Surviving SAD: How I get through the winter blahs

'I’ve googled just about every SAD remedy there is to boost my low moods'

Laura Hensley 5 minute read November 2, 2020
Seasonal affective disorder

If you're scared of feeling low over winter, you're not alone. Getty

I’ll just say it: I hate winter. 

Between freezing temperatures, fewer hours of daylight, slippery sidewalks and mountains of brown slush, I’d be happiest if I never wore a winter jacket again.  

But my disdain for the season isn’t all superficial; I suffer from seasonal affective disorder (SAD). SAD is a type of depression characterized by symptoms like low mood, a loss of interest in daily activities, fatigue, changes in appetite and decreased concentration. It occurs during the fall and winter, and lifts when the weather does. (Some people get summer depression, however, which often starts during the spring.)

“Research suggests that at any one time, about five to 10 per cent of patients seen in [doctor’s] offices report symptoms of SAD,” says Sam Mikail, a clinical psychologist and director of mental health solutions at Sun Life, which operates health hub Lumino Health

“The number of people who will get SAD at some point of their life is somewhere between half a per cent to three per cent.” 

Experts like Mikail aren’t sure of the exact cause of SAD, but winter sadness is believed to be triggered by reduced hours of sunlight, which can disrupt the body’s biological clock (circadian rhythm), and cause a drop in serotonin — the brain chemical that affects mood. Changes in melatonin levels likely play a role, too.

Are you at risk for SAD?

There are also risk factors for SAD. These include living with other mental health conditions, like major depression or bipolar disorder, a family history of depression, and living further from the equator.  

While knowing this type of depression is seasonal helps, it doesn’t make experiencing it any less bleak. I’ve googled just about every SAD remedy there is to boost my low moods. Last year, desperate for a daily dose of vitamin D, I decided to try light therapy by using a SAD lamp. 

About five to 10 per cent of patients seen in doctor’s offices report symptoms of SAD

SAD lamps radiate light that mimics sunlight in an effort to boost serotonin and melatonin. I read endless lamp reviews online and found the most affordable one with the best ratings. It promised to “help fight the winter blues, circadian sleep disorders, jet lag and low energy” with its 10,000 LUX of glare-free white light. It was cheaper than a flight to Hawaii at $150, so I bought it. 

When the lamp finally arrived, I found it to be somewhat helpful in lifting my spirits. I followed its instructions and sat in front of it for about 20 to 30 minutes a day, looking as chilled out as a cat basking in the sun. While Mikail says light therapy can be an effective way to treat SAD — if you buy the right lamp. 

“Some that are advertised don’t provide the appropriate type of light and light intensity,” he explains. “So if you experience SAD and a light unit has been recommended, be sure to seek the input of a qualified professional when purchasing the unit.”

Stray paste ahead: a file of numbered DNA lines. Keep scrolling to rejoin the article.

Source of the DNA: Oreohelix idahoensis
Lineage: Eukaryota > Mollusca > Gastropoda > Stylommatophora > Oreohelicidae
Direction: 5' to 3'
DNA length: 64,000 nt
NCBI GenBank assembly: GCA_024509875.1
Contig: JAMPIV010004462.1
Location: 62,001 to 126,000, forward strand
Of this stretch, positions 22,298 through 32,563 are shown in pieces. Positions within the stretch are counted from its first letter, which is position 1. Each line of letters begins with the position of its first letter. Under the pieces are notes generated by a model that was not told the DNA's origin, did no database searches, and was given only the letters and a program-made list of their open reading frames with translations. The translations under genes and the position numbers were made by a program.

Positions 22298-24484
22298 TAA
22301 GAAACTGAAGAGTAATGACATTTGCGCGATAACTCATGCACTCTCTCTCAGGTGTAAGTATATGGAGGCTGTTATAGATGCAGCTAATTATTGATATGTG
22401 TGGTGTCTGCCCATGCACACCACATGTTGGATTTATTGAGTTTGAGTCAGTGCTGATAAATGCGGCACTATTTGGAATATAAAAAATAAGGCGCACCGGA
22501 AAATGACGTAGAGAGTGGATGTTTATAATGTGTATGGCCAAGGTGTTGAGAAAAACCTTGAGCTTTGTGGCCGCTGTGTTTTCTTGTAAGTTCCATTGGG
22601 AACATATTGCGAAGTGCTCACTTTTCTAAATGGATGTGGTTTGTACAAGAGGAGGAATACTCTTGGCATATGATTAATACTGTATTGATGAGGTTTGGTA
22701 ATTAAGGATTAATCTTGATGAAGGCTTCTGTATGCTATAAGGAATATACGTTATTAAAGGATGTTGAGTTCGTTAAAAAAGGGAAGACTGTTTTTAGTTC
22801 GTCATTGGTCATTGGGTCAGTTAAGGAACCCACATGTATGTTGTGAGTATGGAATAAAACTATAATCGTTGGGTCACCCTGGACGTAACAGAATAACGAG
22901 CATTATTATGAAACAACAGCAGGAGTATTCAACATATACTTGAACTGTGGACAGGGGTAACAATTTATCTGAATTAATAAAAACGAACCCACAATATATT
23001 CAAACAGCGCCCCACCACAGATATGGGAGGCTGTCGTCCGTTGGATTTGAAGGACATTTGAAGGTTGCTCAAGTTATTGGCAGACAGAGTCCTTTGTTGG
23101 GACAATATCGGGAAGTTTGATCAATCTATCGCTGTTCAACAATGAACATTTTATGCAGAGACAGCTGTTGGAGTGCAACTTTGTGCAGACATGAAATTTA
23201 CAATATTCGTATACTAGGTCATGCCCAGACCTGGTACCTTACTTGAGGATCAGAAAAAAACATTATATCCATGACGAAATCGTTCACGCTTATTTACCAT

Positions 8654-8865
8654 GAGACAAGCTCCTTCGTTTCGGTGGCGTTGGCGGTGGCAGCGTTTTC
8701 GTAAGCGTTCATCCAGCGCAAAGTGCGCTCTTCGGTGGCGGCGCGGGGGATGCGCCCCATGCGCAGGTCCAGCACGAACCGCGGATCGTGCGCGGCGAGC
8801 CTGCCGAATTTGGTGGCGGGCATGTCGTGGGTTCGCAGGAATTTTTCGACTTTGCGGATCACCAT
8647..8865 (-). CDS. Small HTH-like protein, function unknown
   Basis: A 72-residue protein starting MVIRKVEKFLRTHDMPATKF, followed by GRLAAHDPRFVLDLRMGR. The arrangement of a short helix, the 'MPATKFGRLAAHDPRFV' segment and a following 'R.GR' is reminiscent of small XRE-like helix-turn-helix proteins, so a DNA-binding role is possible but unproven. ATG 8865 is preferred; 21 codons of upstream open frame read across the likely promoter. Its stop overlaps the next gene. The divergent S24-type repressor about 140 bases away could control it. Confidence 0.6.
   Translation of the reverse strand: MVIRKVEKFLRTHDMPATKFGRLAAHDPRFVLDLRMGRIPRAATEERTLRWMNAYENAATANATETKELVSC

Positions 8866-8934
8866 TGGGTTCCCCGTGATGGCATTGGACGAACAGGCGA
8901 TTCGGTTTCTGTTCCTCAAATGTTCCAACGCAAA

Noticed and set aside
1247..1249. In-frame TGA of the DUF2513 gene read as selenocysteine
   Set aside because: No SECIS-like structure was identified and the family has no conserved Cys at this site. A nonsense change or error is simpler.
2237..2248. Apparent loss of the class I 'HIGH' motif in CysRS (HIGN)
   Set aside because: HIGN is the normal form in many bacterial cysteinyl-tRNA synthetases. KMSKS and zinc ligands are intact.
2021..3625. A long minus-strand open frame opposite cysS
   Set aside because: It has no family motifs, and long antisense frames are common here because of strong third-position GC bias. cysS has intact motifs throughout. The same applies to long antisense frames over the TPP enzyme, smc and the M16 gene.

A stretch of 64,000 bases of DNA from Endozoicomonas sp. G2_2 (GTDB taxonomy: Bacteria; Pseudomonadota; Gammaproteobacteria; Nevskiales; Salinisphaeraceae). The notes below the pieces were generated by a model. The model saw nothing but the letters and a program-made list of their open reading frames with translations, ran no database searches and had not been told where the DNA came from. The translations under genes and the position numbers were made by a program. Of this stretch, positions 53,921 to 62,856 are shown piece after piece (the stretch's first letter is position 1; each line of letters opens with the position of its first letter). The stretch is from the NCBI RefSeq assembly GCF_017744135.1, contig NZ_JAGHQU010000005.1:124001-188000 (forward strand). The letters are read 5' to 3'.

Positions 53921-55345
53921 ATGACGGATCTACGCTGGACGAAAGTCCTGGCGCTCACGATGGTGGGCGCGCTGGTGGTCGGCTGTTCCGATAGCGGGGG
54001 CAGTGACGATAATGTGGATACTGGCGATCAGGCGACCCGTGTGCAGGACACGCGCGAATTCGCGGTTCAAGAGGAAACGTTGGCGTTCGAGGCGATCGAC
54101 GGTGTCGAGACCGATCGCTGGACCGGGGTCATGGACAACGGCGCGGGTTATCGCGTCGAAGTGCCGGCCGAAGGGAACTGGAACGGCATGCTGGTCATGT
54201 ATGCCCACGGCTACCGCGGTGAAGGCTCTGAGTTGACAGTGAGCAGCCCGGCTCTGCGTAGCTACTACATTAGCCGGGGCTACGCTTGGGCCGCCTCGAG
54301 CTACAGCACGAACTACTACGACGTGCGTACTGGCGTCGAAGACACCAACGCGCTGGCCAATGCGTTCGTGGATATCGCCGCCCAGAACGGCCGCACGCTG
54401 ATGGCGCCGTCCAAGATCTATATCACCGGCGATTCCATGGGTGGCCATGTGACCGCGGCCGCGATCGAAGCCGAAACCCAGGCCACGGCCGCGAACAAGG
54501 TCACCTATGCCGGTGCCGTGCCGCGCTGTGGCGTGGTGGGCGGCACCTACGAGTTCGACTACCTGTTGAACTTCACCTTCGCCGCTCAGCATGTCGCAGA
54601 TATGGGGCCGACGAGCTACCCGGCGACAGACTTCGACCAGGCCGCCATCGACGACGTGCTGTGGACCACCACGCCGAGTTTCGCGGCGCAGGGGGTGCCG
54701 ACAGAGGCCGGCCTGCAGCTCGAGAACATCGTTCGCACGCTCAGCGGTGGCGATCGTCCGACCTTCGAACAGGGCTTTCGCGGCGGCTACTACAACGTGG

Even without a SAD lamp, Mikail says light is an effective tool to help fight seasonal depression. He suggests taking advantage of every opportunity to be exposed to the daylight. “That sounds simple, but when a person is feeling depressed and sleeping more than usual, it’s all too easy to keep the blinds shut and the room dark,” he says.

Aside from light, a big part of combating my own depression is maintaining social activities. Even though getting out of bed some days feels more painful than listening to a U.S. presidential debate, I know I feel better when I do see other humans. Because the pandemic has thrown a curveball into everyone’s social plans, making an effort to connect with loved ones is more important than ever, Mikail says. Video calls, physically distanced walks and even emails help. 

“It often helps us realize others feel the same way we do,” he says.

Sometimes the only person I want to speak to during the darkest winter days is my therapist. Therapy can be an incredibly helpful tool for dealing with depression, the SAD variety or otherwise. Mikail says workplace benefits may cover mental health support, which include social workers, psychotherapists, psychologists or psychiatrists. Antidepressants can help treat depression and are also sometimes used to treat severe cases of SAD.  

Getting out of bed some days feels more painful than listening to a U.S. presidential debate, I know I feel better when I see other humans

One thing my therapist always encourages me to do is exercise. Of course, when you feel like crap sometimes the last thing you want to do is move, and sometimes all I can muster is a jog around the block. But even that helps: research shows 30 minutes of exercise three to five days a week can boost mood and improve mental well-being. Mikail says a brisk daily walk can also do the trick.

And, an unconventional, not scientifically proven way that I deal with the onset of SAD is by decorating my apartment with holiday decorations as soon as daylight saving time starts. Wreaths, ornaments and pine-scented candles all help winter feel “cosy” — at least up until the New Year. Then, my countdown to spring begins.

Laura Hensley is a freelance writer with

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